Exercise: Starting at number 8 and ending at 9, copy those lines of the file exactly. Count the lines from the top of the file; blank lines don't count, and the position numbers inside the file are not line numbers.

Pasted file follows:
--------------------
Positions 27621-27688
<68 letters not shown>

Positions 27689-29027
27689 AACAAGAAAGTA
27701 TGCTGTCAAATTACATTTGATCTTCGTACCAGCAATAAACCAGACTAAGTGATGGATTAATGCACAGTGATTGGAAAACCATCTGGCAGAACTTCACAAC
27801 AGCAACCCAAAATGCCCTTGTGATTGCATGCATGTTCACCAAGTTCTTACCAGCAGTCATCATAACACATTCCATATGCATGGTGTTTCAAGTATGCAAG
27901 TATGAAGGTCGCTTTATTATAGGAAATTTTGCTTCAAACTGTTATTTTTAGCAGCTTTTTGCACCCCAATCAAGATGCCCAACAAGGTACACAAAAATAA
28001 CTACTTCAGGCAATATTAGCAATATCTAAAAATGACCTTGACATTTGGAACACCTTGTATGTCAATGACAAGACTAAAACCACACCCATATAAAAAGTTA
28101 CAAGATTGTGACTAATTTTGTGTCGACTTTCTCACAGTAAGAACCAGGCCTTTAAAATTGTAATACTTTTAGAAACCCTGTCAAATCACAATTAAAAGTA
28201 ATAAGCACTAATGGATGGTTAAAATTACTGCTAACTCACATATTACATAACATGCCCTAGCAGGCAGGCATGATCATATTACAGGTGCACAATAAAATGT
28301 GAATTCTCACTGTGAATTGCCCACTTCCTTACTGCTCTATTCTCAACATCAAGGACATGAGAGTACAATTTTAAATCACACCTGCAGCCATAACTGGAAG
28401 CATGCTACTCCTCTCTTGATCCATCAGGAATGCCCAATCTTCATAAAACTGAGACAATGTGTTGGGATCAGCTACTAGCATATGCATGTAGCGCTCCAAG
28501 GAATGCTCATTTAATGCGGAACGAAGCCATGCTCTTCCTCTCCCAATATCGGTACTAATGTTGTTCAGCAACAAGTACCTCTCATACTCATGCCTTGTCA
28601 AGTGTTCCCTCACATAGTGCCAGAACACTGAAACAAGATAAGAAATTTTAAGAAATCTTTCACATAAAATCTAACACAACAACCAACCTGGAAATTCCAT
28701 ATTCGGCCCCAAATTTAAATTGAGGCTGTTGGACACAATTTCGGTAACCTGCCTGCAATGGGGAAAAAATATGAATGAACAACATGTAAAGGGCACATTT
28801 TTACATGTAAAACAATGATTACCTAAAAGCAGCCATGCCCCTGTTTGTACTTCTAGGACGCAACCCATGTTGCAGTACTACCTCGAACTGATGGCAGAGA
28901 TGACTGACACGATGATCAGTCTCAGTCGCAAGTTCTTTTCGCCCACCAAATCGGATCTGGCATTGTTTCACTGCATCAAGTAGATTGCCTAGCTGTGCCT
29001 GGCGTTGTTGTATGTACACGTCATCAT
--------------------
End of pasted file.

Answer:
28001 CTACTTCAGGCAATATTAGCAATATCTAAAAATGACCTTGACATTTGGAACACCTTGTATGTCAATGACAAGACTAAAACCACACCCATATAAAAAGTTA
28101 CAAGATTGTGACTAATTTTGTGTCGACTTTCTCACAGTAAGAACCAGGCCTTTAAAATTGTAATACTTTTAGAAACCCTGTCAAATCACAATTAAAAGTA